Source: U.S. Environmental Protection Agency
WA State Bottled Water Bill Fails, But Congress Scrutinizes Industry

A bill in Washington state to ban bottled water companies from tapping groundwater sources has died in a state House committee, stalling efforts to make the state the first in the nation to place such limits on the industry. But national scrutiny may be intensifying, as a congressional subcommittee has launched an investigation into the bottled water industry.

“The lethal, mercenary, icy hand of lobbyist bill assassination slaughtered SB 6278 to ban new state permits for commercial bottled water extraction,” the Washington bill’s sponsor, Democratic state Sen. Reuven Carlyle, tweeted as the measure met its demise. But state Rep. Ed Orcutt, a Republican who represents the Randle community where a proposed bottling plant sparked the bill, emailed some residents to explain his concerns with the legislation.

“Normally, changes to water law take years to adopt because they can affect so many other users via unintended consequences,” he wrote. “A tremendous amount of work and discussions with stakeholders is required in order to prevent such unintended consequences prior to passage of a bill.”

Source: The Pew Charitable Trusts
Assistance for Small Businesses: Paycheck Protection Program

The Paycheck Protection Program prioritizes millions of Americans employed by small businesses by authorizing up to $349 billion toward job retention and certain other expenses.

Small businesses and eligible nonprofit organizations, Veterans organizations, and Tribal businesses described in the Small Business Act, as well as individuals who are self-employed or are independent contractors, are eligible if they also meet program size standards.

The program provides small businesses with funds to pay up to eight weeks of payroll costs, including benefits. Funds can also be used to pay interest on mortgages, rent, and utilities.

Source: U.S. Department of the Treasury
Water Reuse Action Plan

The National Water Reuse Action Plan (WRAP) is a coordinated and collaborative effort across the water user community to advance consideration of water reuse to ensure the security, sustainability, and resilience of our nation’s water resources.

EPA Administrator Andrew Wheeler and other federal, state, and local water leaders announced the release of the National Water Reuse Action Plan: Collaborative Implementation. Safe and reliable water supplies for human consumption, agriculture, business, industry, recreation, and healthy ecosystems are critical to our nation’s communities and economy. Water reuse can improve the security, sustainability, and resilience of our nation’s water resources..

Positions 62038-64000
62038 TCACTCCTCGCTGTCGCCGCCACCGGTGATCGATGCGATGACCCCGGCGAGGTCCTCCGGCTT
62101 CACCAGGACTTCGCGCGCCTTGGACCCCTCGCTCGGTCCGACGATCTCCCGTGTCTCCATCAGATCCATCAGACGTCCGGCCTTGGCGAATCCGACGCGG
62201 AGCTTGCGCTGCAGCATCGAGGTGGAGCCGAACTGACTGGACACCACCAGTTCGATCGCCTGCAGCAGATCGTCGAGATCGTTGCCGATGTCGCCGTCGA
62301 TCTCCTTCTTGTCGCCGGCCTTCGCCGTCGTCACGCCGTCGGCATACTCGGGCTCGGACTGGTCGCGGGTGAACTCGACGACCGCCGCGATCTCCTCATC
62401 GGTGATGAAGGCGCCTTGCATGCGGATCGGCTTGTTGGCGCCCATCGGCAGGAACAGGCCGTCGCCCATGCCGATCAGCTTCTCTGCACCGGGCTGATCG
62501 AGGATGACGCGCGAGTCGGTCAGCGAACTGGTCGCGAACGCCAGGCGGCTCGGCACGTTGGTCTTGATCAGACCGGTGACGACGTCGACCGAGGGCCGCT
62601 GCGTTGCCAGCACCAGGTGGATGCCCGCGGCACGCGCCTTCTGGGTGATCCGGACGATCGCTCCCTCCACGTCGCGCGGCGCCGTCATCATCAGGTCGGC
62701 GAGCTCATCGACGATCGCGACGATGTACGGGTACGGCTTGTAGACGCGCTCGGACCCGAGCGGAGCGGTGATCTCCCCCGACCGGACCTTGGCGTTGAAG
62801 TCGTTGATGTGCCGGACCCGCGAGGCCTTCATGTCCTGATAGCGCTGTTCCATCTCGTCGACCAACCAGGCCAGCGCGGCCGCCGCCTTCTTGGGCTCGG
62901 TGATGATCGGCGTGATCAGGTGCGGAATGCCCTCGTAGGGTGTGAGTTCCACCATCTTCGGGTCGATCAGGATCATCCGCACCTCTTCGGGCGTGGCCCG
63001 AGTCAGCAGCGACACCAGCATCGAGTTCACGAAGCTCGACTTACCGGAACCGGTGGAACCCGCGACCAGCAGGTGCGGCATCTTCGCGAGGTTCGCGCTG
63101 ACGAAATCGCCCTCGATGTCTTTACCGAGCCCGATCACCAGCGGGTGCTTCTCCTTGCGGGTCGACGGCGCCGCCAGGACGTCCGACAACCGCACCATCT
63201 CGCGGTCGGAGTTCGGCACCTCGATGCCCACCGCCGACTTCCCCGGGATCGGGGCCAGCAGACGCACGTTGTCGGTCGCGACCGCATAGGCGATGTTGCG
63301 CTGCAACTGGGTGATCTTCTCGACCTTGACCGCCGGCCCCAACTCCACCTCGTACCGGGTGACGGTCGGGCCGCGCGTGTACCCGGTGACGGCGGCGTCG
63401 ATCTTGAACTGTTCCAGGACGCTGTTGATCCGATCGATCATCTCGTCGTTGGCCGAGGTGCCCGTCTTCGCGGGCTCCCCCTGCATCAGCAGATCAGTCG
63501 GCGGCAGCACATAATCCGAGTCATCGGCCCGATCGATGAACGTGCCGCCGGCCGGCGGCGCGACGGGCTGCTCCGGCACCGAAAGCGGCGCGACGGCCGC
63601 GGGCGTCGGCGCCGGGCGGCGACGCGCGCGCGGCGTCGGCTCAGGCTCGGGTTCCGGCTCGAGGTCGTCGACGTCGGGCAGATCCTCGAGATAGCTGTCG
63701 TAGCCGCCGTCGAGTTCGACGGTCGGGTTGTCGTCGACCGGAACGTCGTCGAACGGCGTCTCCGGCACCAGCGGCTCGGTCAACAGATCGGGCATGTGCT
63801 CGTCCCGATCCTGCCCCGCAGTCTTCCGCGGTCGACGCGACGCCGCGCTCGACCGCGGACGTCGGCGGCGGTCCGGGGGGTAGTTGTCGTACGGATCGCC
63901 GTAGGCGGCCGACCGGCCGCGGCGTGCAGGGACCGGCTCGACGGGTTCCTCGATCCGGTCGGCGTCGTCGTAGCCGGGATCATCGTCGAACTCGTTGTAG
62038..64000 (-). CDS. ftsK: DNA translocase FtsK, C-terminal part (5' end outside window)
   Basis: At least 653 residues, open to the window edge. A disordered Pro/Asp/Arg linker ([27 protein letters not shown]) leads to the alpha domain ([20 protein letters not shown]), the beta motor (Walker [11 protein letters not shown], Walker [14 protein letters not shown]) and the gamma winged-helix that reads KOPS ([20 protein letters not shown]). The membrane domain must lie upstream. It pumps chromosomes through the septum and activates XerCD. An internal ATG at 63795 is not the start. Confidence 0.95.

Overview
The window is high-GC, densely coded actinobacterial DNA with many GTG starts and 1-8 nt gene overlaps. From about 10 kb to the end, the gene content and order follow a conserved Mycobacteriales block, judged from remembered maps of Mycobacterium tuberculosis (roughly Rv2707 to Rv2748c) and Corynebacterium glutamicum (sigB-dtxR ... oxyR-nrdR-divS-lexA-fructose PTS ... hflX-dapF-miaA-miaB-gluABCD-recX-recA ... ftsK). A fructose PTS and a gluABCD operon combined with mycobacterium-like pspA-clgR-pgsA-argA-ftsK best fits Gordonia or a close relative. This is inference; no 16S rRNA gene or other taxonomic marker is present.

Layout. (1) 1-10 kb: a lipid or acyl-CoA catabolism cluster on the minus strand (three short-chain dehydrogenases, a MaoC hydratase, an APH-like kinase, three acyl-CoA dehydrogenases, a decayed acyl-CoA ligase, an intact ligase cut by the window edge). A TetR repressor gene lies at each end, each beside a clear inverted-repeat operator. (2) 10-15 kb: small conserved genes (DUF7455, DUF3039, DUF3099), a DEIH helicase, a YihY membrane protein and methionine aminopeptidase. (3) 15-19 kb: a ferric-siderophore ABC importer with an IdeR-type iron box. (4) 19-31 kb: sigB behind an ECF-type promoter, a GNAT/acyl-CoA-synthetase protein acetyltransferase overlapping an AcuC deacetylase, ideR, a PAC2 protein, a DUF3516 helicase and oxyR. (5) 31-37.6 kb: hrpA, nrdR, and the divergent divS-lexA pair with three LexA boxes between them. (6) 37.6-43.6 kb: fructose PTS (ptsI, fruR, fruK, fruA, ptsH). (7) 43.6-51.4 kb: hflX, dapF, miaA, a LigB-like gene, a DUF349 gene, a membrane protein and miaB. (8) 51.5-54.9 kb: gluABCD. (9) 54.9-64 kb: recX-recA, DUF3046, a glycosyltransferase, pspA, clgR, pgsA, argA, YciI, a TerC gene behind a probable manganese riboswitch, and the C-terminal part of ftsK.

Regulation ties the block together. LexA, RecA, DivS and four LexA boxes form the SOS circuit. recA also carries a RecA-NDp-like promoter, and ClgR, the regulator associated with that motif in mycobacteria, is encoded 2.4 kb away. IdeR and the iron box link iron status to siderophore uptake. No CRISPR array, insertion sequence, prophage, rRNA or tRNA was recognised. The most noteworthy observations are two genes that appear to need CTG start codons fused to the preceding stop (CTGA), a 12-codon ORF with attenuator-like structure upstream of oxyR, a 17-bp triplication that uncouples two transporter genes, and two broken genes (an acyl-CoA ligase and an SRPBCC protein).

Source: U.S. Environmental Protection Agency
Senate Democrats Unveil $20B Bill to Battle 'Forever Chemical' Contamination

A new bill from Senate Democrats would roll out $20 billion in funding to remove cancer-linked “forever chemicals” from water as it contaminates supplies across the country.

The legislation, rolled out by Sen. Jeanne Shaheen’s (D-N.H.) office Thursday, targets a class of chemicals known as PFAS used in everyday products, ranging from nonstick cookware to raincoats. They’ve been dubbed “forever chemicals” due to their persistence in the human body and the environment.

The bill would expand the scope of existing water programs run by the Environmental Protection Agency (EPA), increasing the funding of various grant programs while allowing that money to be used to remove PFAS from water.

Source: The Hill
Around the Web
Coronavirus Exposure for Plumbing Professionals

In 2019, the World Health Organization (WHO) started monitoring the outbreak of a new coronavirus, which ultimately was named COVID-19. This article is intended to provide practical guidance for for plumbing professionals ...

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Domestic Water Use Grew 600% Over the Past 50 Years

Humanity's thirst for freshwater has more than doubled since the 1960s, keeping pace with growing populations and economies. One-quarter of the world now faces extremely high water stress, where more than 80% of the available supply is withdrawn ...

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EPA Says $87 Million for Flint Water Crisis Not Spent

More than $87 million in federal funds appropriated for fixing Flint's infrastructure after the city's water crisis hasn't been collected because there have been so few reimbursement requests from the city ...

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Filtered Media is a free newsletter published by IAPMO R&T Water Systems. Its mission is to keep manufacturers of water quality products informed about the latest updates in the industry, including new contaminants, regulatory items, updates to codes and standards, requirements from individual sellers, and other pertinent industry information.